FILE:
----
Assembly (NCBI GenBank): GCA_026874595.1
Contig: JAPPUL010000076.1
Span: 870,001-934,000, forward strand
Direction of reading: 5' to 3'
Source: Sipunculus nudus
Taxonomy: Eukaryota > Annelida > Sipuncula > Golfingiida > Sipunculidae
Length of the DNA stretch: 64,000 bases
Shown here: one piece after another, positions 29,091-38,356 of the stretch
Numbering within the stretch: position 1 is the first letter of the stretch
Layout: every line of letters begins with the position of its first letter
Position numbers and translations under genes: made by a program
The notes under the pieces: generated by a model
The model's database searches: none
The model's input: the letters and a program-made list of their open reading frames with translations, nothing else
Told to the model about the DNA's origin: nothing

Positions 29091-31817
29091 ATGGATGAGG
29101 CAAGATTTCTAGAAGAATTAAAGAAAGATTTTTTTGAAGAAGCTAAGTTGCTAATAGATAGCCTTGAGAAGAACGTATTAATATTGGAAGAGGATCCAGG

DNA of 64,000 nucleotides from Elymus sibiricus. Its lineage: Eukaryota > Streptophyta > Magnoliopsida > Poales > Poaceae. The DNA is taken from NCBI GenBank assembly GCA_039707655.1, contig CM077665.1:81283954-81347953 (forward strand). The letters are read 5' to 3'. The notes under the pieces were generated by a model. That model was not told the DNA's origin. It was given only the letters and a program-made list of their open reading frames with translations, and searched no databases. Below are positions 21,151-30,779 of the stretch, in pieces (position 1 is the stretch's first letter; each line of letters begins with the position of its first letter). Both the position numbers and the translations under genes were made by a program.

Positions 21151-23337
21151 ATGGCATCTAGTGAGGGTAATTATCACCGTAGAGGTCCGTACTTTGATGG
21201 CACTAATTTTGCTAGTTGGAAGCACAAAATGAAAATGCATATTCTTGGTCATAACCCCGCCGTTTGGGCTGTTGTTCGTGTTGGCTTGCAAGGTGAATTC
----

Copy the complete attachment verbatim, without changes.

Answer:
Assembly (NCBI GenBank): GCA_026874595.1
Contig: JAPPUL010000076.1
Span: 870,001-934,000, forward strand
Direction of reading: 5' to 3'
Source: Sipunculus nudus
Taxonomy: Eukaryota > Annelida > Sipuncula > Golfingiida > Sipunculidae
Length of the DNA stretch: 64,000 bases
Shown here: one piece after another, positions 29,091-38,356 of the stretch
Numbering within the stretch: position 1 is the first letter of the stretch
Layout: every line of letters begins with the position of its first letter
Position numbers and translations under genes: made by a program
The notes under the pieces: generated by a model
The model's database searches: none
The model's input: the letters and a program-made list of their open reading frames with translations, nothing else
Told to the model about the DNA's origin: nothing

Positions 29091-31817
29091 ATGGATGAGG
29101 CAAGATTTCTAGAAGAATTAAAGAAAGATTTTTTTGAAGAAGCTAAGTTGCTAATAGATAGCCTTGAGAAGAACGTATTAATATTGGAAGAGGATCCAGG

DNA of 64,000 nucleotides from Elymus sibiricus. Its lineage: Eukaryota > Streptophyta > Magnoliopsida > Poales > Poaceae. The DNA is taken from NCBI GenBank assembly GCA_039707655.1, contig CM077665.1:81283954-81347953 (forward strand). The letters are read 5' to 3'. The notes under the pieces were generated by a model. That model was not told the DNA's origin. It was given only the letters and a program-made list of their open reading frames with translations, and searched no databases. Below are positions 21,151-30,779 of the stretch, in pieces (position 1 is the stretch's first letter; each line of letters begins with the position of its first letter). Both the position numbers and the translations under genes were made by a program.

Positions 21151-23337
21151 ATGGCATCTAGTGAGGGTAATTATCACCGTAGAGGTCCGTACTTTGATGG
21201 CACTAATTTTGCTAGTTGGAAGCACAAAATGAAAATGCATATTCTTGGTCATAACCCCGCCGTTTGGGCTGTTGTTCGTGTTGGCTTGCAAGGTGAATTC